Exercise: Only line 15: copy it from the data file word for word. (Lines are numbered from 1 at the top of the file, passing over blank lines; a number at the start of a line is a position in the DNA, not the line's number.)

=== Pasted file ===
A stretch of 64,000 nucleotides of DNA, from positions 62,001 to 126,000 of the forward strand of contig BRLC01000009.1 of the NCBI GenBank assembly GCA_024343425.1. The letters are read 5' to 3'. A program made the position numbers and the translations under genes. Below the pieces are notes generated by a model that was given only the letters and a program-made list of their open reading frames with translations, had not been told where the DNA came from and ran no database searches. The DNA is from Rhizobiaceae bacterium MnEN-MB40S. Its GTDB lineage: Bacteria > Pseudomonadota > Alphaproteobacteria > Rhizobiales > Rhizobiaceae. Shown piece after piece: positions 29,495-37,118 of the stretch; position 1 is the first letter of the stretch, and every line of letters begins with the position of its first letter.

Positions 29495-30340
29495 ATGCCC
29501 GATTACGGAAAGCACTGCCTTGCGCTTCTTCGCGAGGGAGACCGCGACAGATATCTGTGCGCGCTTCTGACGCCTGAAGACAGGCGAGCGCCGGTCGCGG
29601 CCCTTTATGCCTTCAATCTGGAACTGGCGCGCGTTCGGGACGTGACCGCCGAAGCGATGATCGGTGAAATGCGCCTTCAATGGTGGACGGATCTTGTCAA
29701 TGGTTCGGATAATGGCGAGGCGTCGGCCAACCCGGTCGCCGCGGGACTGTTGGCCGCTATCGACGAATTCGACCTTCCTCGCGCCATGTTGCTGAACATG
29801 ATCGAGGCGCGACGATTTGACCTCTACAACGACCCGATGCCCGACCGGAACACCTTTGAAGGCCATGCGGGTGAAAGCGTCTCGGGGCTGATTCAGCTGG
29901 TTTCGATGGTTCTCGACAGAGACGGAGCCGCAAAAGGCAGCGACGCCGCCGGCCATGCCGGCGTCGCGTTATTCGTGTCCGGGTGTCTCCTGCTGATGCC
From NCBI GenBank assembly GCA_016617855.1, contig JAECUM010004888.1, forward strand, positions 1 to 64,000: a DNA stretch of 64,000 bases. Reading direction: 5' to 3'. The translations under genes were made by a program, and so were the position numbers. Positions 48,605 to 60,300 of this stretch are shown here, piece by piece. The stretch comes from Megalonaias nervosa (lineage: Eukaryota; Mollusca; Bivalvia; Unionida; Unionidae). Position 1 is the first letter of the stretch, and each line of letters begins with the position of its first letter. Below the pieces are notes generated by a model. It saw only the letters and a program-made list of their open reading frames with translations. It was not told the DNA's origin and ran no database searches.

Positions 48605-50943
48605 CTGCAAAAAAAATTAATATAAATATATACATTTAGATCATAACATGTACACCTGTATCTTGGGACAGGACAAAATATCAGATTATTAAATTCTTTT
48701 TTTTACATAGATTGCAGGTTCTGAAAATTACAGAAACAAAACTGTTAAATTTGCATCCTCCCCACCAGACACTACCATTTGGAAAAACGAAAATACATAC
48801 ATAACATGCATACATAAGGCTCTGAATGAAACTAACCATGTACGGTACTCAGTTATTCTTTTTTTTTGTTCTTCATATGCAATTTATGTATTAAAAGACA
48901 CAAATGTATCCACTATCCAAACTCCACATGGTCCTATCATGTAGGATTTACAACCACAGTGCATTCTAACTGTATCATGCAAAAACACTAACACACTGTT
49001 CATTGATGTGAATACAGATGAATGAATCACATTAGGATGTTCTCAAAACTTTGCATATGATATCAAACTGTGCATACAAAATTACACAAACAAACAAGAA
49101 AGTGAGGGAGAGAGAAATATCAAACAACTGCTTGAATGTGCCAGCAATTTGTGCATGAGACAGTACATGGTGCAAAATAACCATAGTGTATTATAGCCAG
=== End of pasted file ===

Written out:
49001 CATTGATGTGAATACAGATGAATGAATCACATTAGGATGTTCTCAAAACTTTGCATATGATATCAAACTGTGCATACAAAATTACACAAACAAACAAGAA